Updated: Jun 16
In the summer of 2009, I fell in love. It wasn’t at first sight. In fact, it took many years after we lost touch that I realized how much I loved him. He was a quiet boy—the son of my mother’s coworker, who recently moved to the States from Trinidad. I would have to strain my ear to catch a whisper of the accent that reminded me of our shared mothers’ land. He loved music and skateboarding, bearing the teasing of his cousin who called him “Kick Push”, with shy laughs. He had quiet eyes. The kind of eyes that took in all that world had to offer and tucked it away, for what I do not know. Our first date was disastrous. We went to the mall, like most teenagers, wasting away in the suburbs. He ditched me for his friends, and I found solace in the arms of mine. Later I would learn that he was too nervous about being alone with me. We spoke again, but never about that day. Understanding that love is also beautiful outside of the confines of romance.
Fast forward two years later, I received a call late at night from my mother. He was dead. Murdered by the police. Another case of “fitting the description” because all Black people look alike, right? I remember sitting in my college dorm room, choking on my silent cries as not to wake up my suitemates. How could God take this sweet, quiet spirit from the world? The theft of his presence hit all of his loved ones like a ton of bricks. I can never remove the image of his brother crying at his funeral, dancing furiously at the church altar to Nina Simone’s “Sinnerman,” as if this would be the offering that would restore life to his brother’s body. I can never remove the image of his mother walking down the church aisle, tears streaming down her cheeks, a smile on her face as she proclaimed, “My son is with God, he feels no pain!” It would take me years to stop Googling his name, to stop reading and re-reading articles about his murder, to stop being hurt by the words of racist people who congratulated the police for “getting another dangerous animal off the street.” He was not a carjacker; he was not a thief; he was not superhuman. He was a caring, talented, quiet 19-year-old young Black man who saw all that world had to offer, tucked it away, and was murdered before the world would understand him.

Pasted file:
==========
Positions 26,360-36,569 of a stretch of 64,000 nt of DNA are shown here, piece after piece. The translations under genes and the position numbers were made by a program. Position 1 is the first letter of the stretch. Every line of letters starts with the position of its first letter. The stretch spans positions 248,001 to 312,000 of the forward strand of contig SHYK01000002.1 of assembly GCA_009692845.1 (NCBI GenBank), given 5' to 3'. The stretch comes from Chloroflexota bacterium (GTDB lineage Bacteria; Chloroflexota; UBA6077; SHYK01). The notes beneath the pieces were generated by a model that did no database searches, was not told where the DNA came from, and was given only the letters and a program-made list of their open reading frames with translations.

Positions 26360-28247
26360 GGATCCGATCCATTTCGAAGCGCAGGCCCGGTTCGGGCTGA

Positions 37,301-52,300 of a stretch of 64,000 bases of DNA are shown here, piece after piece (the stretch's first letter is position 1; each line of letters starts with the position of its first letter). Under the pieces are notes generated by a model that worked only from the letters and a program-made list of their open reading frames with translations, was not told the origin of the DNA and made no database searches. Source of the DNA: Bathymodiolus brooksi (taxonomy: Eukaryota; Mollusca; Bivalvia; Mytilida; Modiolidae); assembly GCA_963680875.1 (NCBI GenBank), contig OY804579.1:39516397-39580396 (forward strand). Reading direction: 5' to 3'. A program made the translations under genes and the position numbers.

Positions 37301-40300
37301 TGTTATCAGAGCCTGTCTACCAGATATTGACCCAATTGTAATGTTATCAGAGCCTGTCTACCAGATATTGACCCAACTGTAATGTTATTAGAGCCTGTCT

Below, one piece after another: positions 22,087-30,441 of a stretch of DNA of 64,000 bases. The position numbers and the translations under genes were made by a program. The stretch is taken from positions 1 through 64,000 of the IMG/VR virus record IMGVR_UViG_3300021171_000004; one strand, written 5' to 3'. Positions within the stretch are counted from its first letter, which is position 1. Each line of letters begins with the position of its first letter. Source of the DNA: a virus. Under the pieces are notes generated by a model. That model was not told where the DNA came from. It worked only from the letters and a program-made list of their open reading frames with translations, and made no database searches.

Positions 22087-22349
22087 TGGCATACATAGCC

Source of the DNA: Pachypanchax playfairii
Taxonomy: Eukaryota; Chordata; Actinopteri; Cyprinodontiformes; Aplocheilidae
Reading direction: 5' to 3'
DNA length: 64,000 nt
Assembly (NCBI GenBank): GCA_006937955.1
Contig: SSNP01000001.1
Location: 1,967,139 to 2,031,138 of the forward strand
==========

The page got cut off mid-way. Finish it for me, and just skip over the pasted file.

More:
Fast forward four years later, and I am living in a city in mourning. A city in rage. A city in rebellion. “Whoever died from a rough ride?” Freddie Gray. “Oh, Baltimore/Ain’t it hard just to live?” The beauty of Baltimore is that we are a Black city. We are a political city. The people who lead our city look like us. And it hurts when it is your own people who do you wrong. It goes to show you that Black faces in white spaces will not bring about the liberation that we need. White supremacy is insidious, and it must die from the root. We took to the streets and let our pain be heard. Black Lives Matter. Marching with comrades, learning from elders, demanding change. We drew close as a community. Black Lives Matter. Providing care, food, education, love, art, whatever we needed to heal. And when the cameras and Blue Vest left, when the CVS on the corner of Pennsylvania & North Ave stopped burning (and it was rebuilt), we continued to heal. We continued to fight for our lives. We continue to do what needs to be done because we do not know how to do anything else.
Fast forward five years later, and it is now. Black people are still oppressed. Black people are still being murdered at the hands of the police and vigilantes. Black people are still saying the names of Black womxn, trans people, men, and children whose lives have been stolen by the hands of those who refuse to believe we matter. Black people are still hurting. Black people are still grieving. Black people are still fighting for the right to live. And while nothing has changed tremendously, something still feels different about this moment. As much as my heart has been numbed, deep down there is still a flame of hope. Black people all over this world have resisted for centuries. And it is in the strength from the ancestors and the strength of comrades today that I feel it in my soul: liberation is coming. So we continue to fight for our lives. We continue to demand more from a country, from a world, that has taken so much from us. We continue to heal. We continue to do what needs to be done because we know that in the future, all Black people will exist in a world where we live without fear, love without fear, and be without fear.
For more information Mickey Mobley follow her on Instagram at @_inthemicks.